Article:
Exercise training corrects impaired diabetic heart function
Our heart’s left ventricle empties on each heartbeat. In many people with diabetes, it takes longer for the heart to refill with blood between heartbeats than in healthy individuals. But exercise can fix the problem, a new study shows.
DIABETES: About half of everyone who has type 2 diabetes also has diastolic dysfunction, which can eventually develop into heart failure.
Diastolic dysfunction means that the heart’s ability to relax and fill with blood between heartbeats is impaired. The heart is then less able to pump enough blood into the body with each beat, and needs to work harder even though the pumping function itself is still intact.
“Impaired diastolic heart function can be reversed, and our findings focus on the effect of exercise to prevent cardiovascular disease in this group of patients,” says Siri Marte Hollekim-Strand, who is a PhD candidate at NTNU and first author of the recently published study.
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Heart twists like a washcloth
As the left ventricle contracts and sends blood into the body, it makes a twisting motion, akin to what happens when you wring out a washcloth. The new study shows that when the heart chamber refills in between heartbeats– called the untwist – that rate is slower in patients with Type 2 diabetes and diastolic dysfunction than in healthy individuals.
“Energy is stored when the heart twists. This energy gets used during the untwisting and allows the blood to be drawn into the heart in the first part of the phase between two heartbeats, called the diastole. The untwist rate is an excitation heart ultrasound measurement that probably has great significance for the early diastolic heart phase,” says physician and researcher Charlotte Björk Ingul at the Department of Circulation and Medical Imaging at NTNU. Ingul is the study’s last author.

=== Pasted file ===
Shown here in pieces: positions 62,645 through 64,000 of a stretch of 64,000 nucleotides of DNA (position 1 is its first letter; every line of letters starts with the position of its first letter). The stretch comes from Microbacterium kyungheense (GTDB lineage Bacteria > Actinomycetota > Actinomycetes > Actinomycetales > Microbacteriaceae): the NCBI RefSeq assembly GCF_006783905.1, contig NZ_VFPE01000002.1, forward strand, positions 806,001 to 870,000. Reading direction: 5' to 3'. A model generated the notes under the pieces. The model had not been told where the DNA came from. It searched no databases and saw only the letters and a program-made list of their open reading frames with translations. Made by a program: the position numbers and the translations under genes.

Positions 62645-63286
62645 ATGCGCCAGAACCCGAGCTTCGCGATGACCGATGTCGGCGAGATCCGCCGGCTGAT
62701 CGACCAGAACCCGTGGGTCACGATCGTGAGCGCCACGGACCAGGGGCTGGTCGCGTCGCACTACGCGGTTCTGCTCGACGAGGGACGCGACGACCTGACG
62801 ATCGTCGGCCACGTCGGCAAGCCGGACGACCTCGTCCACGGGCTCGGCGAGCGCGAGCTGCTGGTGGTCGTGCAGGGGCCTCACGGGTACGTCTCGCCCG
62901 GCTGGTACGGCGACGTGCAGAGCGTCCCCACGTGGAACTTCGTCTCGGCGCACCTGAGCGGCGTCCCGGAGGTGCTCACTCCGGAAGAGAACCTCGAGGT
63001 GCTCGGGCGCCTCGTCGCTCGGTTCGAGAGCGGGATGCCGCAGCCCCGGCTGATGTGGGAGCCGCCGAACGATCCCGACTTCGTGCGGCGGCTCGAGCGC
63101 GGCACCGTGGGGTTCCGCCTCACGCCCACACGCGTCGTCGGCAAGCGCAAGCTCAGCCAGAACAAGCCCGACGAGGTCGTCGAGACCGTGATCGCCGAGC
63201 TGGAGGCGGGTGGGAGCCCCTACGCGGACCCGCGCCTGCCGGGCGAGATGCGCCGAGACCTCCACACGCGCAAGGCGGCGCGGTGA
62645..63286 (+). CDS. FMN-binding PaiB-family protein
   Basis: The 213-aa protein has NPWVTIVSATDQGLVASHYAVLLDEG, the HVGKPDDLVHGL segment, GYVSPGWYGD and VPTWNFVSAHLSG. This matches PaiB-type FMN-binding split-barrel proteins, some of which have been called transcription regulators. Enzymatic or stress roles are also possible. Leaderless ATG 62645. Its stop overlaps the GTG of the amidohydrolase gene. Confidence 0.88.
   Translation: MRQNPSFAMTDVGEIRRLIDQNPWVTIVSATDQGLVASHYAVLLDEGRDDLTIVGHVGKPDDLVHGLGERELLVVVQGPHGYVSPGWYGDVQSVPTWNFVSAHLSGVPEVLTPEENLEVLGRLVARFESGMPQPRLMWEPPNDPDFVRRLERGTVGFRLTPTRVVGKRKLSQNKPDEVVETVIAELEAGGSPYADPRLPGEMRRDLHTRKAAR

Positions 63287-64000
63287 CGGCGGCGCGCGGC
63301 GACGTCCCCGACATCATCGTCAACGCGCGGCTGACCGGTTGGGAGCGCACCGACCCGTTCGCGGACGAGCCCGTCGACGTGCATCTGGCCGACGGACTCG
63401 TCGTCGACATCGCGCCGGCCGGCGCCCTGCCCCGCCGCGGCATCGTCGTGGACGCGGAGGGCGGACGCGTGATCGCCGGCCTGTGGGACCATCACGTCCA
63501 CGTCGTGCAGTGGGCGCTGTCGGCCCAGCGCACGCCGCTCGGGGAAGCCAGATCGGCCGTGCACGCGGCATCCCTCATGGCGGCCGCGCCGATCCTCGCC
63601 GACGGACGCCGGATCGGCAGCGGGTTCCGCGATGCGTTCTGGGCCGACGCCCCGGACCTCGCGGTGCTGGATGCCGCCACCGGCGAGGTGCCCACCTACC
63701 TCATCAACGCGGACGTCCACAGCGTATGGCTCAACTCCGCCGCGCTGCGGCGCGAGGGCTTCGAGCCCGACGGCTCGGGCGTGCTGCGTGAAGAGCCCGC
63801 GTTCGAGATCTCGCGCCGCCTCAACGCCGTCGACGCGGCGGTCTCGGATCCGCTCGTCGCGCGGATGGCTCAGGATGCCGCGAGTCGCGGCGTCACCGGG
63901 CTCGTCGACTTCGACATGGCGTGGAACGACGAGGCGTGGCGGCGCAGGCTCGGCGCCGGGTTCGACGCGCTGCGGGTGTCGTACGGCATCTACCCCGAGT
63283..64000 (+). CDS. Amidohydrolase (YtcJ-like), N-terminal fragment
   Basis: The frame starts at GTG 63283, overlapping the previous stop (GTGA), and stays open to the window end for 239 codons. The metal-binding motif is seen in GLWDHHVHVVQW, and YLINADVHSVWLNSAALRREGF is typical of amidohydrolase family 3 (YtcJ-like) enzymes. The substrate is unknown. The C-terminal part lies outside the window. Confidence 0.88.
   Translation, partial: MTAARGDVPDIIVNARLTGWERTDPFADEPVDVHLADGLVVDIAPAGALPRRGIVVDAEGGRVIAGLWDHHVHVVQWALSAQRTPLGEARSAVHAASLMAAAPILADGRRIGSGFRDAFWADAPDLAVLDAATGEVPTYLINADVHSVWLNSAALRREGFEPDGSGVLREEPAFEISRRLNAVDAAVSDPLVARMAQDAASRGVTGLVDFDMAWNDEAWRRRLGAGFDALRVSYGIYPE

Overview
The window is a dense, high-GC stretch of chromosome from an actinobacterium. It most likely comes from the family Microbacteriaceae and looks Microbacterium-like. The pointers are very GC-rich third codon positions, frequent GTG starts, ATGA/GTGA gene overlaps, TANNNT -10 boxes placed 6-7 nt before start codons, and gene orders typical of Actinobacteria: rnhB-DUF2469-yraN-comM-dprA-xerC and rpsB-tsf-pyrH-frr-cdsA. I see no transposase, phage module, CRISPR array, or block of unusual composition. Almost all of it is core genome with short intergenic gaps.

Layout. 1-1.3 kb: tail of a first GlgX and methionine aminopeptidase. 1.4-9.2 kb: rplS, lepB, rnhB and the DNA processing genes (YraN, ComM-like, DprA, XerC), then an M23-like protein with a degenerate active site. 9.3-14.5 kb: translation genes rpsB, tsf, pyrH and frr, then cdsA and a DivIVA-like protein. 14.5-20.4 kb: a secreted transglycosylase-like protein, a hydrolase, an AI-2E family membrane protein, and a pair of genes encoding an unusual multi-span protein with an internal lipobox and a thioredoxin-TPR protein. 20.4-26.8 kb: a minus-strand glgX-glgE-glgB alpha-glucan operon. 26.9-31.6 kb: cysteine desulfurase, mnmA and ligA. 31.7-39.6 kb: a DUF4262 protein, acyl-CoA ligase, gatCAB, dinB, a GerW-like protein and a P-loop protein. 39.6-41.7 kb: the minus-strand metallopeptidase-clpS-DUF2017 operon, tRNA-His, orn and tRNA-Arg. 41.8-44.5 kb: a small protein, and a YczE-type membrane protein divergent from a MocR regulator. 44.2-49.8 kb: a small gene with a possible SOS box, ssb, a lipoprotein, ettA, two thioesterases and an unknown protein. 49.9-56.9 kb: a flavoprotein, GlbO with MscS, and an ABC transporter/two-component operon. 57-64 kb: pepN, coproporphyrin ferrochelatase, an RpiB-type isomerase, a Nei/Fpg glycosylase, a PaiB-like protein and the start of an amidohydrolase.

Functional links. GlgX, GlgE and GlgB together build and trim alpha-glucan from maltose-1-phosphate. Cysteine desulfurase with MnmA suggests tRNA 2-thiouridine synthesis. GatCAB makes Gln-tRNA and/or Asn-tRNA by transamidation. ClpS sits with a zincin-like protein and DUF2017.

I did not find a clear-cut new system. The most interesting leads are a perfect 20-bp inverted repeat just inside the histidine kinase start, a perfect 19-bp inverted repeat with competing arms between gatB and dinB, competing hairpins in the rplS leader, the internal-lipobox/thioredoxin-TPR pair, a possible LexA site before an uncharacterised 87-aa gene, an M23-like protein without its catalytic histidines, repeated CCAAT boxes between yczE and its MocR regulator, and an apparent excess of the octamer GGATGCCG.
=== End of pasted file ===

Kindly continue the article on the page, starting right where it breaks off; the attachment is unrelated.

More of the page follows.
“Our pilot study suggests that exercise can normalize some cardiac function impairments in this patient group,” adds Hollekim-Strand.
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Both moderate and intensive training helped
The researchers examined the twist of the left ventricle using echocardiography, also called an echo test or heart ultrasound. It turned out that most twist rate measurements at rest were similar for the study’s diabetic patients and the 37 healthy control subjects with approximately the same age, gender and BMI as the diabetes group. The exception was the “time to peak untwist rate” measurement.
“Before the training the untwist was significantly delayed in diabetic patients, but after three months of training this measurement was also the same as in the control subjects without diabetes,” says Hollekim-Strand.
The 37 diabetes patients, who were randomly distributed between two training groups, trained for 12 weeks. One group trained at home at moderate intensity for half an hour every day, according to current recommendations of the Norwegian Directorate of Health. The second group did intensive 4 × 4 interval training on the treadmill three times a week throughout the study period. The untwist rate of both training groups improved equally.
“Untwist rate may become an important marker of diastolic heart function in the future, but that will require 3D ultrasound with high resolution for better measurement methods than we have today. Right now we have to combine many different ultrasound measurements for diastolic heart function to confirm that function is impaired,” says Ingul.
Hollekim-Strand, S. M., Høydahl, S. F., Follestad, T., Dalen, H., Bjørgaas, M. R., Wisløff, U., & Ingul, C. B. (2016). Exercise Training Normalizes Timing of Left Ventricular Untwist Rate, but Not Peak Untwist Rate, in Individuals with Type 2 Diabetes and Diastolic Dysfunction: A Pilot Study Journal of the American Society of Echocardiography, 3 March 2016 (online)